Out-Law News | 27 Nov 2014 | 1:50 pm | 3 min. read
Lord Smith of Kelvin has published his report outlining plans for further devolution (28-page / 400KB PDF) with the backing of the five political parties represented at Holyrood. That includes the main Westminster parties, the Conservatives, Labour and the Liberal Democrats. The report is the result of a process announced by prime minister David Cameron the day after Scotland voted not to become an independent country earlier this year.
The biggest change proposed is to the way that income tax is managed. Responsibility for it will now be shared between the Westminster and Holyrood parliaments, but the Scottish Parliament will gain the right to set rates of income tax and the thresholds at which they operate.
It will not gain the right to change the personal tax-free allowance, the taxation of savings or dividend income, the ability to introduce and amend tax reliefs or the definition of income.
Tax expert Karen Davidson of Pinsent Masons, the law firm behind Out-Law.com, said that the cost of implementing new rates will not be as significant for Scottish businesses as might otherwise have been the case because tax regime changes were already due to be implemented under the Scotland Act of 2012.
“From a business perspective many organisations will be relieved as the income tax proposals are similar to what was already happening under the new proposed Scottish rates of income tax," she said. "However, how the new fiscal levers are used will be the key concern from here on. The Smith Commission proposes a level of flexibility which means the government of the day will have free rein to set rates for different sections of the tax paying community as they see fit."
The proposals could lead to a rise in tax avoidance unless properly managed, said Davidson. She said that any increase or change to a tax regime inevitably leads to a rise in avoidance, and that it is unclear if the Scottish government would have to follow UK anti-avoidance provisions when dealing with income tax.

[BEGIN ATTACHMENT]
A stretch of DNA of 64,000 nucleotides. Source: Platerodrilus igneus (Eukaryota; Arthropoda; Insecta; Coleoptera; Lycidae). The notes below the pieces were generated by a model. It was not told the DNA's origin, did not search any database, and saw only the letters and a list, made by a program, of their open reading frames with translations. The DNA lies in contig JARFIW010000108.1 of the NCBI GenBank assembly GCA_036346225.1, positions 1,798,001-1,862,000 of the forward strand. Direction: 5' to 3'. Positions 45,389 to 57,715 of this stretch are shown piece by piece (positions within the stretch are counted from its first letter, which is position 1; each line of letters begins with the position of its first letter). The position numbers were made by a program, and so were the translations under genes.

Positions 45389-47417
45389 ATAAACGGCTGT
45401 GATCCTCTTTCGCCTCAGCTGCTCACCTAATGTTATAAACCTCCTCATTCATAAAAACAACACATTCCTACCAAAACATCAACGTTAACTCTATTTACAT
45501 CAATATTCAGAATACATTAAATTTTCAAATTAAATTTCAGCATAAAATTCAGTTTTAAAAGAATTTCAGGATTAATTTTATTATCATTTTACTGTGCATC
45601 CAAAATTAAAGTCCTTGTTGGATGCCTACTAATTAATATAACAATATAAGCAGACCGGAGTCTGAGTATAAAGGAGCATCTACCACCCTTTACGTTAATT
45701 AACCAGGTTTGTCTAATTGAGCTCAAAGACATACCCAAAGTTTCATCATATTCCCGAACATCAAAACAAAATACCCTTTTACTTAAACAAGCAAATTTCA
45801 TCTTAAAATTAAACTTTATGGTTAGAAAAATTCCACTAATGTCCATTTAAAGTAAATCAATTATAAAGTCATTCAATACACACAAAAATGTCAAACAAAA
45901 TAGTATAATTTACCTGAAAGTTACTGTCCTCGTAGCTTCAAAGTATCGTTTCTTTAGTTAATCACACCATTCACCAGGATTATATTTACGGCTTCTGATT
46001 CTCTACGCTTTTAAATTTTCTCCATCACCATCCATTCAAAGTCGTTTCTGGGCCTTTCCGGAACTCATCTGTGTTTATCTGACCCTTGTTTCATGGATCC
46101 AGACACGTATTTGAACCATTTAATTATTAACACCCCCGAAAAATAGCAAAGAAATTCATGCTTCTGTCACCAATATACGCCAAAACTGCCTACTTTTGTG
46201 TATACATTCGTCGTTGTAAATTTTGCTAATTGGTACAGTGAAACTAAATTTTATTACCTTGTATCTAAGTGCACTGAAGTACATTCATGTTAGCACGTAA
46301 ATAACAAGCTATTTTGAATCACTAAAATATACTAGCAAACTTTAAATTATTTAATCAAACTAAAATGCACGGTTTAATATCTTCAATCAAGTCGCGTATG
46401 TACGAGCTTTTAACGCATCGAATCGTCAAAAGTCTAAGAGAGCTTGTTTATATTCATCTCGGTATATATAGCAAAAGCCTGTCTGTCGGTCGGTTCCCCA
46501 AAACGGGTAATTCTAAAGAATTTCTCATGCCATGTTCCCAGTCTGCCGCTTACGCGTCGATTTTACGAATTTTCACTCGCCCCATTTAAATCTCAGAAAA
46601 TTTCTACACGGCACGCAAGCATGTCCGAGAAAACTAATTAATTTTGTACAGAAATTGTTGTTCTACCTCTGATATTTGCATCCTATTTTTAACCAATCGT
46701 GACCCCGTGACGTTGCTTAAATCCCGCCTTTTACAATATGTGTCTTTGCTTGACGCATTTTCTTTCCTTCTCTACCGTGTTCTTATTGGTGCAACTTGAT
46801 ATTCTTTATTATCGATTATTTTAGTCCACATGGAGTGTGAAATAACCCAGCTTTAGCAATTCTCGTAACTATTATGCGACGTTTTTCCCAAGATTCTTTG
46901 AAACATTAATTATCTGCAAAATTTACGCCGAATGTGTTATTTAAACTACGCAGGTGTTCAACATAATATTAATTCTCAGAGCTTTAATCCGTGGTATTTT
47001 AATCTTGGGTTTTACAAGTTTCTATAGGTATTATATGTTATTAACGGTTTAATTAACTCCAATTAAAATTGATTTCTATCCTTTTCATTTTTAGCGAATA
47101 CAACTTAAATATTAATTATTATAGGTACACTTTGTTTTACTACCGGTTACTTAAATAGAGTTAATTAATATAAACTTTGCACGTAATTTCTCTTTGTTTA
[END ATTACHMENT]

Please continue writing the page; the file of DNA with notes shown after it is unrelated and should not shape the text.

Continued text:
"The last time the UK government moved to the higher 50% tax rate it prompted a huge amount of avoidance activity so the actual tax take ended up not being as significant as it should have been," she said. "The Scottish government has been keen to point out it would take a much stricter view on what is defined as avoidance, and there could be an element of frustration if attempts to generate additional income are hampered because it does not have as wide ranging anti-avoidance powers as it might like.”
Some of the income from VAT will be retained in Scotland, though the block grant from Westminster will be reduced to take account of that. Control over airport passenger duty will be handed to Holyrood.
Some energy-related powers will also be newly devolved to Scotland. It will be responsible for the licensing of onshore oil and gas extraction, but power over offshore licensing will not be devolved.
Scotland will also be given control over how energy suppliers meet their energy efficiency and fuel poverty obligations, but not over what the obligations are or which companies they apply to.
Other powers to be devolved include the power to allow public sector operators to bid for rail franchises; control over mineral access rights for onshore oil and gas exploration; the right to require the Competition and Markets Authority to carry out an investigation; consumer advocacy and advice and increased control over the number of payday loan shops and fixed odds betting terminals.
Control over disability and carer benefits as well as support for unemployed people and other benefits will be devolved to Scotland, as will some administrative control over the universal credit system.
The UK government had said that it would implement the proposals, with drafts of laws to be ready by 25 January, which is Burns Night. Scottish secretary Alistair Carmichael told the House of Commons on behalf of the UK government today that "we back the agreement and will produce draft legislation in January".
David Cameron told BBC News: "The Scottish Parliament is going to have much more responsibility in terms of spending money, but it will also have to be accountable for how it raises taxes to fund that spending and I think that's a good thing."
"The recommendations set out in the agreement will result in the biggest transfer of power to the Scottish Parliament since its establishment," said Lord Smith in his introduction to the report. "These new powers will deliver three important overarching improvements to the devolution settlement, making it more responsive, durable and stable."